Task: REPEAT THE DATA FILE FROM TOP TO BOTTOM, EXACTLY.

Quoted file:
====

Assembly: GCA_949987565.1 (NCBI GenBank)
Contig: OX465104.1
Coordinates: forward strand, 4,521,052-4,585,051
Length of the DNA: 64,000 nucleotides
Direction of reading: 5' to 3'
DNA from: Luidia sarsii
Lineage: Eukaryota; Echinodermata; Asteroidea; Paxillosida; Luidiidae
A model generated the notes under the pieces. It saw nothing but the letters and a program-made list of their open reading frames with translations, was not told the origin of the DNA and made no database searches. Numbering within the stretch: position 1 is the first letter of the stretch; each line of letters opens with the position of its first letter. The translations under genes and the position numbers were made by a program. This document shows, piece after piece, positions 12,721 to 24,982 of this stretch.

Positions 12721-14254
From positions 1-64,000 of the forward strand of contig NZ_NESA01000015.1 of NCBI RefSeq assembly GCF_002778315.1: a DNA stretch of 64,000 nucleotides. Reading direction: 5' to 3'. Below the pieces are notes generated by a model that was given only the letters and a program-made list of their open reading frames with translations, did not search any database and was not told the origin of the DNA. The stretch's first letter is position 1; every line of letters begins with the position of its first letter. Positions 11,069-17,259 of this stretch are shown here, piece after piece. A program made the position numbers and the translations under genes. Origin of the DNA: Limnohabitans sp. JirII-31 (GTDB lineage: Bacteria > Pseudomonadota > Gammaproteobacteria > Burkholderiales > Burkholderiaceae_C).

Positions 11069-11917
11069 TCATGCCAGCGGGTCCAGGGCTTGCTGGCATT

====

Assembly: GCA_949987565.1 (NCBI GenBank)
Contig: OX465104.1
Coordinates: forward strand, 4,521,052-4,585,051
Length of the DNA: 64,000 nucleotides
Direction of reading: 5' to 3'
DNA from: Luidia sarsii
Lineage: Eukaryota; Echinodermata; Asteroidea; Paxillosida; Luidiidae
A model generated the notes under the pieces. It saw nothing but the letters and a program-made list of their open reading frames with translations, was not told the origin of the DNA and made no database searches. Numbering within the stretch: position 1 is the first letter of the stretch; each line of letters opens with the position of its first letter. The translations under genes and the position numbers were made by a program. This document shows, piece after piece, positions 12,721 to 24,982 of this stretch.

Positions 12721-14254
From positions 1-64,000 of the forward strand of contig NZ_NESA01000015.1 of NCBI RefSeq assembly GCF_002778315.1: a DNA stretch of 64,000 nucleotides. Reading direction: 5' to 3'. Below the pieces are notes generated by a model that was given only the letters and a program-made list of their open reading frames with translations, did not search any database and was not told the origin of the DNA. The stretch's first letter is position 1; every line of letters begins with the position of its first letter. Positions 11,069-17,259 of this stretch are shown here, piece after piece. A program made the position numbers and the translations under genes. Origin of the DNA: Limnohabitans sp. JirII-31 (GTDB lineage: Bacteria > Pseudomonadota > Gammaproteobacteria > Burkholderiales > Burkholderiaceae_C).

Positions 11069-11917
11069 TCATGCCAGCGGGTCCAGGGCTTGCTGGCATT